“My colleagues are in prison for fighting for free expression”

UPDATE: Yara Bader, Mayada Khalil, Hanadi Zahlout, Sanaa Mehsen, Razan Ghazzawi, Joan Ferso, Ayham Ghazzoui and Bassam Alahmad were released on 12 May. Five members of the Syrian Center for Media and Freedom of Expression remain in prison, including director and founder Mazen Darwish.

Free expression and human rights are under attack in Syria and the regime is fighting to distort the narrative. With the international media limited in its access and the barring of observatory human rights missions, it can be challenging for outsiders to understand what is happening. Brave Syrian civilians, journalists and activists struggle to show that their government, led by Bashar Al Assad has slaughtered thousands.

My own organisation was the victim of an aggressive campaign to discredit it.

I work for the Syrian Center for Media and Freedom of Expression (SCM), as its executive manager. On 16 February 2012, Syrian authorities attacked our Damascus based office, arresting everyone present in the office that day: 14 employees and two visitors. I was the only one to go free after the raid; after locking me inside the office for hours and a lengthy investigation, I was lucky enough to go free. My diplomatic passport kept me safe.

Almost three months on I am now safe and sound, outside of Syria but my colleagues are still in prison. I feel guilty for not being with them, I would love to introduce them to you now, and show how civilised they are — as opposed to the members of a terrorist group that the Syrian regime would like to paint them — us — as. At SCM, I have worked with people who go beyond tweeting news or issuing statements — my colleagues risked their life fighting for real change.

I am not Syrian; it took me quite a long time to understand the situation there and to understand why people were whispering about freedom. I had to listen to stories — like that of journalist and activist Yara Bader, who had to live without her father for 12 years. He was a political prisoner, arrested when she was only two years old. Now, Bader is separated again from not only her father, but also from her mother and husband. Mazen Darwish, her husband, who is the head and founder of the SCM, is also in prison.

She and all my detained colleagues demonstrate courage beyond belief.

Hussein Ghrer, a blogger and activist, and father of two young boys, was also arrested. He risked his family’s life to secure their future.

Activist Abd Rahman Alhamada is the youngest member of our staff, arrested on his 23rd birthday. He was trying to balance being a student and working at the centre, but has now lost both opportunities.

Hani Zateni, a researcher and activist married fellow activist Sanaa Zateni after a courtship that spanned ten years. The couple come from different ethnic backgrounds, the regime pretends if it falls a civil war would break out between Syria’s various religious sects. This couple’s love demonstrates that there is a certain amount of harmony between religious groups.

Sanaa Mehsen ( Sanaa Zitani), is an activist and one of SCM staff’s members. Sanaa has been working with SCM for a long time, alongside her husband, Hani Zateni. She believes that the SCM provides the means by which people across Syria can be empowered with a voice to rise against oppression. She looks forward to helping the centre fulfil its goal of raising awareness about issues of freedom of expression in Syria.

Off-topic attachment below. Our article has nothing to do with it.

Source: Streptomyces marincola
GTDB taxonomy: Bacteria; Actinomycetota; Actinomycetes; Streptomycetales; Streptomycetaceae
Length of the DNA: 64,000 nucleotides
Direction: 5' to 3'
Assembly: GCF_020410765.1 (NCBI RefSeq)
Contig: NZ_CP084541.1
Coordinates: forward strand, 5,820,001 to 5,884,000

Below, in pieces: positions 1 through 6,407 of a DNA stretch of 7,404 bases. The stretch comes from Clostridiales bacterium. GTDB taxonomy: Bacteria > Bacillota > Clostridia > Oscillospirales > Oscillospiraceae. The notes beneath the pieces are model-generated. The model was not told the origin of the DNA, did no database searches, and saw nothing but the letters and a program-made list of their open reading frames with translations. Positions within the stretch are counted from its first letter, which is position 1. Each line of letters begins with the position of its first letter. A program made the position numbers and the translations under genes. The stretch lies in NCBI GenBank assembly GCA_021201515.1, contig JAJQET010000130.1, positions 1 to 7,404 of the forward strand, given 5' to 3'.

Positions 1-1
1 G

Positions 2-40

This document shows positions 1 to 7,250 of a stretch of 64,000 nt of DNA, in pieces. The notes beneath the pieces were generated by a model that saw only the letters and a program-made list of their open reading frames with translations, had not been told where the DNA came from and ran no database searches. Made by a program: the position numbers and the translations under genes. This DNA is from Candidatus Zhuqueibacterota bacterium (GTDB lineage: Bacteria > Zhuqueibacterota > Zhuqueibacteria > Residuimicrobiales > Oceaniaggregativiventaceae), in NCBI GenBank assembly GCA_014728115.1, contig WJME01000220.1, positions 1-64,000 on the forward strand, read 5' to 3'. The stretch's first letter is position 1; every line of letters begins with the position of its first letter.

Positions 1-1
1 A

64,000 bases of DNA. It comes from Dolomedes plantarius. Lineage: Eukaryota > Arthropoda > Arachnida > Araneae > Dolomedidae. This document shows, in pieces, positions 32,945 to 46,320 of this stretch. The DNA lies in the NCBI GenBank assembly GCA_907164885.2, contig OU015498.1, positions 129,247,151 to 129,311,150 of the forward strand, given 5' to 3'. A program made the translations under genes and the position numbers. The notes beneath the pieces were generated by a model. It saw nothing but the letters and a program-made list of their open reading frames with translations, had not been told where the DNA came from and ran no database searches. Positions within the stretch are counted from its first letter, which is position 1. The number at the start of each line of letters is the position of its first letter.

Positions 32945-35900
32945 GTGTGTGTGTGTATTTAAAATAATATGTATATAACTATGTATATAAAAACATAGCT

And with the confusion of seeing millions of pro Assad regime supporters on the national Syrian TV, I was wondering why Razan Ghazzawi (blogger and activist) is not one of them? Why is such an educated, secular woman not supporting such a regime? And why was her Facebook campaign awarded the Best Social Activism Campaign award in the Deutsche Welle blog awards? Even after her release following her first arrest in December, the page continued demanding release of other detainees. Ghazzawi hates her own fame, as well as the media attention brought to her, as she believes that others have done more remarkable things than her but she has used it to help others.

The regime is simply anti-human, and this is what motivated Dr Ayham Ghazzoul, a dentist in his third year of his Masters degree, who could not handle watching innocent people, especially children, be killed. On the day he was referred to the judge, he told his mother that he had not taken a shower since the day of his arrest. He was smiling when he told her, as if it was a joke. He did not tell her about the countless nights in which he suffered. By avoiding the big topics, he was sending her a message that it does not matter.

Mayada Alkhalil, Joan Ferso, Bassam Alahmad, and Mansour Al Omarie were all arrested before they could even enjoy receiving their first paycheques. I hope the light inside them allows them to still enjoy themselves inside the darkness of the prison.

Human rights activist and blogger, Hanadi Zahlout, was visiting the centre the day it was attacked, and I wonder why she was even arrested in the first place? What did she witness?

Mazen Darwish, journalist, human rights defender, and founder of SCM, established the centre in 2004 in France because Syrian laws have no provisions for human rights and freedom of expression organisations. He fought for his belief in freedom and humanity, and decided to go back to Syria leaving his two children behind in France. In 2004 and 2007, Syrian authorities closed the office of SCM. Darwish managed to reopen the office in 2010. The centre is the first Syrian organisation to be granted UN consultative status. Darwish was awarded the Human Dignity award by the Roland Berger foundation for his work.

Dawrish always told us, “ there are not enough prisons for the free word” — let’s hope he is right.
Maha Assabalani is the executive manager of the Syrian Center for Media and Freedom of Expression (SCM).